Firstly I would like to apologise for the delay in getting these last few blogs out….turns out being back into real life is quite hectic!
Abbotsbury -Weymouth (14.4 miles)
Distance from Minehead – 578.4 miles / Distance to Poole– 56 miles
Chesil Beach is somewhat of a feature throughout this part of the Coast Path. It is 18 miles of pebbles, which start being pea-sized at West Bayand as the beach approaches Portland, the pebbles have grown to fist-sized, although I would think it depends slightly on the size of your fist! Someone at some point must have counted all these pebbles, because the Chesil Beach website boasts that this tombolo (technical geographical term for a gravel spit which connects an island with the mainland), the largest in theUK, has a massive 180 billion pebbles!
Behind the beach is Fleet Lagoon, a shallow patch of salty water between the beach and the mainland. And with it came the choice. I could either walk along the beach in a clear straight line, just 8 miles in distance. Or I could take the inland path along the lagoon, its irregular shape adding miles to the journey as the path wiggles in and out, back and forth.
The longer, wigglier path was taken for the simple fact that walking on pebbles is a nightmare – you slip and slide, you sink and scramble and you exhaust yourself in the first few meters. 8 miles of pebbly induced leg torture is not something I wanted to experience with still so many miles left to walk. But in choosing the inland path I inadvertently chose to walk the whole day without a view of the sea, with the immense Chesil beach bank constantly blocking the view. There is something quite depressing about walking on a coast path without seeing the sea. The fun continued as the Chickerell firing range was closed for firing. A detour was necessary not only adding on miles but also the distance from the coast. A highly unsatisfactory situation.
I can be quite indecisive – it will take me forever to make a menu choice in a restaurant, to the point where up until the moment I am asked what I want by the waitress, I will still have two or three possibilities in my head. For most decisions if I am not sure about which to choose I often reassure myself with the thought that if I wasn’t right the first time, I can change my mind. I constantly take clothes back after I get home and realise I should have gone for the other item. The problem with the choice of which route to take, Chesil Beach or the inland route, is that once you are on your chosen path that is it. You are stuck on it. There is no way to change your mind without going all the way back to the beginning. I had quite wanted to experience a little of walking on the pebbles, but knowing once I had started I was stuck on them for 8 miles made me realise the sense of not even trying.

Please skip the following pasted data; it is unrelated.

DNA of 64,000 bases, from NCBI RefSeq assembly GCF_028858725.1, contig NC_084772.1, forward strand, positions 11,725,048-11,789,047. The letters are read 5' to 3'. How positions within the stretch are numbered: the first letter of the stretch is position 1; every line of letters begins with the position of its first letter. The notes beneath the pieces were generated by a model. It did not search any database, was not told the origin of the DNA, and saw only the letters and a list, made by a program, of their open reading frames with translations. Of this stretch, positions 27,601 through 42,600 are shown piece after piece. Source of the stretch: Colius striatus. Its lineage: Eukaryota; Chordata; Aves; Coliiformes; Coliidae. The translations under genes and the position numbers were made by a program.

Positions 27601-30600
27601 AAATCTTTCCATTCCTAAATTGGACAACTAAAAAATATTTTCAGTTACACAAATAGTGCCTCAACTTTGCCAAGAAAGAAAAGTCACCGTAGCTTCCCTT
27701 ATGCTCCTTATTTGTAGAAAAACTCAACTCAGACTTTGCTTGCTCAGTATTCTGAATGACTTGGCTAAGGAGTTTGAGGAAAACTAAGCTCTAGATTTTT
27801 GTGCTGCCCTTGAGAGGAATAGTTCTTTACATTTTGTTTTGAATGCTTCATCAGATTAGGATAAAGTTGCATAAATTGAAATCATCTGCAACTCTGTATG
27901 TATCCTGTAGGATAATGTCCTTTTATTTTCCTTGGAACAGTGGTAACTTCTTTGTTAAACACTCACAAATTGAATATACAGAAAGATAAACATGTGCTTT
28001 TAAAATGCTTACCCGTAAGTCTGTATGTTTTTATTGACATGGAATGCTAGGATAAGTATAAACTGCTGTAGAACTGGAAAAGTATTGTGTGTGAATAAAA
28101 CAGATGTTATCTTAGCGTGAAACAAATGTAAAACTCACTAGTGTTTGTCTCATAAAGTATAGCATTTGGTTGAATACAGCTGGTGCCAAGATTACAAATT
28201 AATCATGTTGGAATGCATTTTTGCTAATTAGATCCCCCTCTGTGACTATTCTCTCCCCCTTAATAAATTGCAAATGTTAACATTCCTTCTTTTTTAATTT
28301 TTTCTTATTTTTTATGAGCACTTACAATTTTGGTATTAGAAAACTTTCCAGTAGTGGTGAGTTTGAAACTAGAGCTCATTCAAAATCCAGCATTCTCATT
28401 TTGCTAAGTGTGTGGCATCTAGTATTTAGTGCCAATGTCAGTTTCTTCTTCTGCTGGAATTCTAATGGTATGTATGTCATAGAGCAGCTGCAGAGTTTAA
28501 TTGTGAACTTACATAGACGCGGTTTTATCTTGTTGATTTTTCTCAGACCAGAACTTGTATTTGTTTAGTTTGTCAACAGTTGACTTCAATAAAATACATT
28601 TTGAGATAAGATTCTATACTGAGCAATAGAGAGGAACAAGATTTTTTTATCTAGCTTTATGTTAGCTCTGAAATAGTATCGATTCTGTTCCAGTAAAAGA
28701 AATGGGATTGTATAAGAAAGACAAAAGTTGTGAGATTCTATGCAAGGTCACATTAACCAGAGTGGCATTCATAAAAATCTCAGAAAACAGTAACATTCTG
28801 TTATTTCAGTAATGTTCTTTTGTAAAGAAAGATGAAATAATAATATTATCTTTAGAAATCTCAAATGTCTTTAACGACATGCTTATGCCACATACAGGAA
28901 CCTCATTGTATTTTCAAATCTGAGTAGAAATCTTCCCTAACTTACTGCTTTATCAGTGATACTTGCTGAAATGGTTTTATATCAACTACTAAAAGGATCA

I think that this idea of set paths and journeys are carried over into life. There is the thought that once we have chosen a life path then we are stuck on it. There is no deviation from it. And once we realise that this path, like that of Chesil Beach, is painful and destructive to us, there is no way to get off it. Yet this is so far from the truth. There is no place that you can travel to that Jesus can’t find you. It doesn’t matter how far you have walked along the pebbles, walked into the darkness, walked in the wrong direction, there is a bridge back to the right path – which can often appear to be the less attractive at the point of decision. There is nothing that we can do, nothing we can say, nowhere that we can travel that can make Jesus love us any less. Therefore there is nothing we can do, nothing we can say and nowhere we can go that takes us on a permanent path away from God. There is always a path back, there is always hope, there is always restoration for our weary bodies and souls.
So I emerged from the inland route around Fleet Lagoon to see a bright and shining sea at Weymouth, and I was reminded that even when we can’t see Him, often not due to large pebbly beaches, but more to do with barriers of our own creation, God is always there, always constant and always love – and what a beautiful sight that is!